In 2014, researchers at Bowling Green University conducted a study on police sexual misconduct that looked at arrests of 398 officers between 2005 and 2007. It found that by affording “unique opportunities for rogue police officers” to engage “in acts of sexual deviance and crimes,” that “police work is conducive to sexual misconduct,” the researchers stated.
The study mentioned that “sex-related misconduct and crime” are often “hidden offenses” that go unreported, making it difficult to document and study them. Oklahoma faces some of these same issues — many of these cases were reported separately, yet outside of a manual search of somewhat obscure CLEET disciplinary records, there’s little way to tell which officers are committing what crimes.
A search of those CLEET records showed that more than a quarter of all officers who were cited or had their peace officer status revoked over the last five years came before CLEET’s disciplinary board because of a sex crime accusation.
The Bowling Green University study into police misconduct found that “victims of sex-related police crimes are typically younger than 18 years of age.”
Similarly, almost half of the Oklahoma officers who had their license revoked due to a sex crime involved crimes against juveniles. These crimes included molestation, rape, lewd acts with a minor and child pornography charges.
Robert Farrill, a former Okmulgee County deputy, pleaded guilty in May 2014 to multiple counts of possession and distribution of child pornography as well as to charges of lewd acts with a minor. He was sentenced to 20 years in prison and his peace officer status was revoked the following October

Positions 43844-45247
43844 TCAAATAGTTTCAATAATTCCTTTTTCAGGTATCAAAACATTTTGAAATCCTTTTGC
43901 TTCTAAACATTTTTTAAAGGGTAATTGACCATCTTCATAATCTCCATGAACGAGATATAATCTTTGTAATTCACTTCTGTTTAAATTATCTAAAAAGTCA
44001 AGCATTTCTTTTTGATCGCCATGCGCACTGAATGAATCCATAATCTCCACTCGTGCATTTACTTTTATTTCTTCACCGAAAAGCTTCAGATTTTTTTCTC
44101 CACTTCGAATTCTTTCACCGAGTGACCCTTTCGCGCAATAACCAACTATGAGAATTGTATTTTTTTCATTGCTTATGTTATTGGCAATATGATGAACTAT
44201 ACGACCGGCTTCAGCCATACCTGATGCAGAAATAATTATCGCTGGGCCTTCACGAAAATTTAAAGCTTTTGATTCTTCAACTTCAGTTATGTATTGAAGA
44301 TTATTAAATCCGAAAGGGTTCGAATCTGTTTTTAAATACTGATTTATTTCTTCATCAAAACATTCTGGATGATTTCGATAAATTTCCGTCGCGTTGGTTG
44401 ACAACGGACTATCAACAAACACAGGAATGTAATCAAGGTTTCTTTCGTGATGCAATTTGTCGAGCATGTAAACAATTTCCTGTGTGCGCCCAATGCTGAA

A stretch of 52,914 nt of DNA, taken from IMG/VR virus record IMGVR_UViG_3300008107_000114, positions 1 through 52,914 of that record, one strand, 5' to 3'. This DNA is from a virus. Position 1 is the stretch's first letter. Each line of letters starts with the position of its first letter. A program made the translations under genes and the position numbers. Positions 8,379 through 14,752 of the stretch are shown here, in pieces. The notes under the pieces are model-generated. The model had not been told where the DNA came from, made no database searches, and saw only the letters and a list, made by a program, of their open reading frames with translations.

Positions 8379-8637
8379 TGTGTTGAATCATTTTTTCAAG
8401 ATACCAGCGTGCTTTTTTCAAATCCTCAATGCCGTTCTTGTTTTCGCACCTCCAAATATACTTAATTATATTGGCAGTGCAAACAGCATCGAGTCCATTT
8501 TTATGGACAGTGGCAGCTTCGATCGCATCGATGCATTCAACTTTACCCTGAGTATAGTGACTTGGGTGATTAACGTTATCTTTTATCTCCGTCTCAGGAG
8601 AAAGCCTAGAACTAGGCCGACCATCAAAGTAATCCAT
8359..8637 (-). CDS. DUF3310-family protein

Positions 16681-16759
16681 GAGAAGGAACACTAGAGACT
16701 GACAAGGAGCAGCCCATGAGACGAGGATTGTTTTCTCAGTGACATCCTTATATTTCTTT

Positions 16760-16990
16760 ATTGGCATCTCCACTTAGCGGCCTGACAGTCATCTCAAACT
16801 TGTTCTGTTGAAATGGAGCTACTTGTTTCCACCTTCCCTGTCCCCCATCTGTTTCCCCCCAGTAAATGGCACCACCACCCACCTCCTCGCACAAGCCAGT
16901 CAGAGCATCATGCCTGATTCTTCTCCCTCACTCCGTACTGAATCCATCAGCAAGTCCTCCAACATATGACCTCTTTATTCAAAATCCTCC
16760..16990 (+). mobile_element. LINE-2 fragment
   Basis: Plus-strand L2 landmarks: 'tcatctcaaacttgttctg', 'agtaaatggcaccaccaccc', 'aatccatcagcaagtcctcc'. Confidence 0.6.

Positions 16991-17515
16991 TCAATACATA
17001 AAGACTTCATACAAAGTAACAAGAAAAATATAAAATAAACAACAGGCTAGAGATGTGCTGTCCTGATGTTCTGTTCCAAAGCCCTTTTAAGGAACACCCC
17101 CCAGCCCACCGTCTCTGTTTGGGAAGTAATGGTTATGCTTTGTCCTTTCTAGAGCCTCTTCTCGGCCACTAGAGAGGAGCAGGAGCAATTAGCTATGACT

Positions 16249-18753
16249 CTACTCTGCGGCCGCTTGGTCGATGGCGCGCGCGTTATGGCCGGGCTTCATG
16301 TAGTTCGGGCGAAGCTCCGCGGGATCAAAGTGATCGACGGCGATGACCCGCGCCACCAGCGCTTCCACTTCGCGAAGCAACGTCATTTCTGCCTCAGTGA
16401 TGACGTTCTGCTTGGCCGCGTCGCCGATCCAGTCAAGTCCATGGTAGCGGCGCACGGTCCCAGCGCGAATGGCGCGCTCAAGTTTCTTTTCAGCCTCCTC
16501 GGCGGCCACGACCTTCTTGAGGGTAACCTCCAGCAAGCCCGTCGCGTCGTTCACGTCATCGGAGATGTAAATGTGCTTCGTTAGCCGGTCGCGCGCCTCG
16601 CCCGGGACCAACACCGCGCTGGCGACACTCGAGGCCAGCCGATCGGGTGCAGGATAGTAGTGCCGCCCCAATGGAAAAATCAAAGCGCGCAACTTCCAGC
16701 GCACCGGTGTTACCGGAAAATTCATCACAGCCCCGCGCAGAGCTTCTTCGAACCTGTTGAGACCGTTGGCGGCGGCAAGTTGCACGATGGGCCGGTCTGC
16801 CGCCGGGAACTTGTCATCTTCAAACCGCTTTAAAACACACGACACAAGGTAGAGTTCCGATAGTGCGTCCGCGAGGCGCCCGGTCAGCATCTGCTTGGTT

Patrick Gandara, a detective for the Woodward Police Department, was arrested in 2017 and later pleaded guilty to two counts of sexual abuse of a child. He was sentenced to 35 years in prison in October 2018, and his peace officer certification was revoked last January.
Sometimes the revocation of an officer’s peace officer certification is the most serious punishment that person receives.
In 2016, Perry Police Department officer Matthew Vassar was arrested for allegedly molesting a 12-year-old girl after the girl told a friend Vassar had been touching her for “for several years.”
The girl told investigators that she was so young when Vassar began touching her — the alleged abuse began when she was in the fourth grade — that she didn’t realize it was wrong. It was only when she was old enough to receive sex education at school that she realized what “Vassar was doing to her was wrong.”
An arrest affidavit filed in 2016 offers graphic descriptions of the alleged abuse. The girl told investigators that she was scared to tell Vassar “no,” and that she had seen him be violent before. The alleged abuse only came to light because the girl told a friend, who told an adult who contacted police.
In August the following year, Vassar appeared in court for his preliminary hearing where a judge found probable cause to bind the now-former police officer over for trial on a lewd molestation charge.
But less than four months later, the charge against him was amended to aggravated assault and battery. Vassar pleaded no contest — a legal move that allowed him to avoid a guilty plea while admitting that there was enough evidence against him that a jury would likely find him guilty — and received no prison time.
Instead, he received a deferred sentence of three years. Court minutes show the judge informed Vassar that during that period of time he should “commit no further law violations.” Vassar’s probationary period is set to end in December of 2020, at which point he is supposed to have paid $960 in supervisory fees to the Kay County District Attorney’s office. His criminal case can be expunged at that point, and since the charge was amended to only aggravated assault and battery, he will not have to register as a sex offender.
His peace officer certification was revoked in the October 2018 CLEET disciplinary hearing.